News from Turkey, Afghanistan and India

Tuesday's World Events   —   Posted on October 25, 2011

TURKEY – Earthquake: Death toll could rise to more than 1,000

ISTANBUL – At least 270 people have been killed in eastern Turkey and up to 1,300 more injured after a 7.2 magnitude earthquake hit the region on Sunday. There are fears the death toll could reach up to 1,000.

Interior Minister Idris Naim Sahin released the grim casualty figures at a news conference on Monday.

Earlier on Monday Mr Sahin said 117 were killed in the district of Ercis, another 100 died in Van while some 740 people were injured. Hundreds of people are still missing.

Hundreds of rescue teams worked throughout the night searching for survivors among dozens of pancaked buildings, as aid groups scrambled to set up tents, field hospitals and kitchens to assist thousands left homeless.

A man sits on a brick near the debris of a collapsed building after a powerful earthquake in the town of Ercis in Van province, Turkey, on Oct. 24.

The situation in Ercis is more grave, said Turkish Prime Minister Recep Tayipp Erdogan, adding that many apartment buildings collapsed, raising fears that the toll could increase. …

“We estimate around 1,000 buildings are damaged and our estimate is for hundreds of lives lost. It could be 500 or 1,000,” said Mustafa Erdik, the general manager of [Turkey’s seismology institute], the Kandilli Observatory. …..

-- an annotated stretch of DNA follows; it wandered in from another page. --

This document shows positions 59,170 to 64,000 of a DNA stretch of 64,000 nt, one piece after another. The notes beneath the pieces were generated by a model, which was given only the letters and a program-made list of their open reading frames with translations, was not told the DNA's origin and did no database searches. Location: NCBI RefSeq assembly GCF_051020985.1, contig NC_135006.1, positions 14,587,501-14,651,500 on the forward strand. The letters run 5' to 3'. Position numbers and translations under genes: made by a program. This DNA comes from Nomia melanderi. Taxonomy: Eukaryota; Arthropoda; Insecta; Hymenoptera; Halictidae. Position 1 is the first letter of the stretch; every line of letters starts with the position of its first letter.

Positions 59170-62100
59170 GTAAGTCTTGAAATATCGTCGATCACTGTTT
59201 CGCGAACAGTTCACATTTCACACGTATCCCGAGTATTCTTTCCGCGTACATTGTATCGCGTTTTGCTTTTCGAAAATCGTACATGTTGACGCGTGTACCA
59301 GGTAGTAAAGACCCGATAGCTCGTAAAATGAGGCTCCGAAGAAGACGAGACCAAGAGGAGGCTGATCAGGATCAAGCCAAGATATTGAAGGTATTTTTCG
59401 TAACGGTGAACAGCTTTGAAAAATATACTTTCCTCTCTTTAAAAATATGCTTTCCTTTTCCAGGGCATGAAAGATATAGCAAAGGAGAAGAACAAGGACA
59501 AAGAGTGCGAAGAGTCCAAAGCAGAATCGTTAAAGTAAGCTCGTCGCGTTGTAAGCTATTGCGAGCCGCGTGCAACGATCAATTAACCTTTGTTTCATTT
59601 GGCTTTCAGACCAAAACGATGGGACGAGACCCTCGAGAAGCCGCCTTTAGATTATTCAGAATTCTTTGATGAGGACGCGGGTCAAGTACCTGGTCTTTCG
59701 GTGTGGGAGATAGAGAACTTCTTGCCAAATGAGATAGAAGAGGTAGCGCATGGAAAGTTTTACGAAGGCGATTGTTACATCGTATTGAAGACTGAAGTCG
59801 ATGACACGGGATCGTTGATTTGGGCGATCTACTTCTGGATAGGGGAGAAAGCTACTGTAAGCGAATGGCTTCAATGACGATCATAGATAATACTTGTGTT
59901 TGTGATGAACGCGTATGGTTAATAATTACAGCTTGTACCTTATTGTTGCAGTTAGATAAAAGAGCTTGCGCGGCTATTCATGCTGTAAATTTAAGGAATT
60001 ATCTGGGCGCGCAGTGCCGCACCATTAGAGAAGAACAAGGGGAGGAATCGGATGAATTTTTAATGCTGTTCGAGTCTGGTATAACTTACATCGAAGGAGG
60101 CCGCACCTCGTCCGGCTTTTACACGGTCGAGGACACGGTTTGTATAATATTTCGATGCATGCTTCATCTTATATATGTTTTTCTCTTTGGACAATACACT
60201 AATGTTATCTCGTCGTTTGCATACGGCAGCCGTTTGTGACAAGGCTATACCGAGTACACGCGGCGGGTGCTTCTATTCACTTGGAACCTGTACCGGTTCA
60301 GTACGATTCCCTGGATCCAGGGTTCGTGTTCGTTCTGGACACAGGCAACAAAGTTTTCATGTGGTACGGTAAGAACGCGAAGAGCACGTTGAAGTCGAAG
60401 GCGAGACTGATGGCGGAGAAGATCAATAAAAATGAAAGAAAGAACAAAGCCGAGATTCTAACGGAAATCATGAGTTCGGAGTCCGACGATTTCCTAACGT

Sunday’s earthquake had a relatively shallow depth of 12.2 miles, according to the US Geological Survey, which is likely to increase the damage wrought.

Van province lies several hundred miles east of the East Anatolian fault, one of Turkey’s most seismically active regions.

Although the earthquake reportedly affected the surrounding provinces of Diyarbakir and Erzurum, residents in the capital cities of those provinces told The Daily Telegraph they felt nothing when it occurred.

The earthquake was the largest to strike Turkey since 1999 when two earthquakes with a magnitude of more than 7 hit northwest Turkey, killing 18,000.

Afghanistan's President Hamid Karzai at a press conference on December 20, 2009 in Kabul, Afghanistan.

AFGHANISTAN – Afghan ‘beside’ Pakistan if U.S. ever attacks

KABUL — Afghan President Hamid Karzai has said if the United States and Pakistan ever went to war, his country would back Islamabad, drawing a sharp rebuke Sunday from Afghan lawmakers who claimed the country’s top officials were adopting hypocritical positions.

The scenario is exceedingly unlikely and appears to be less a serious statement of policy than an Afghan overture to Pakistan, just days after Mr. Karzai and Secretary of State Hillary Rodham Clinton said Islamabad must do more to crack down on militants using its territory as a staging ground for attacks on Afghanistan.

“If fighting starts between Pakistan and the U.S., we are beside Pakistan,” Mr. Karzai said in an interview with private Pakistani television station GEO that aired Saturday. “If Pakistan is attacked and the people of Pakistan need Afghanistan’s help, Afghanistan will be there with you.”

He said that Kabul would not allow any nation, including the U.S., to dictate its policies.

Both Washington and Kabul repeatedly have said Pakistan is providing sanctuary to militant groups launching attacks in Afghanistan.

INDIA – 285 Girls Shed ‘Unwanted’ Names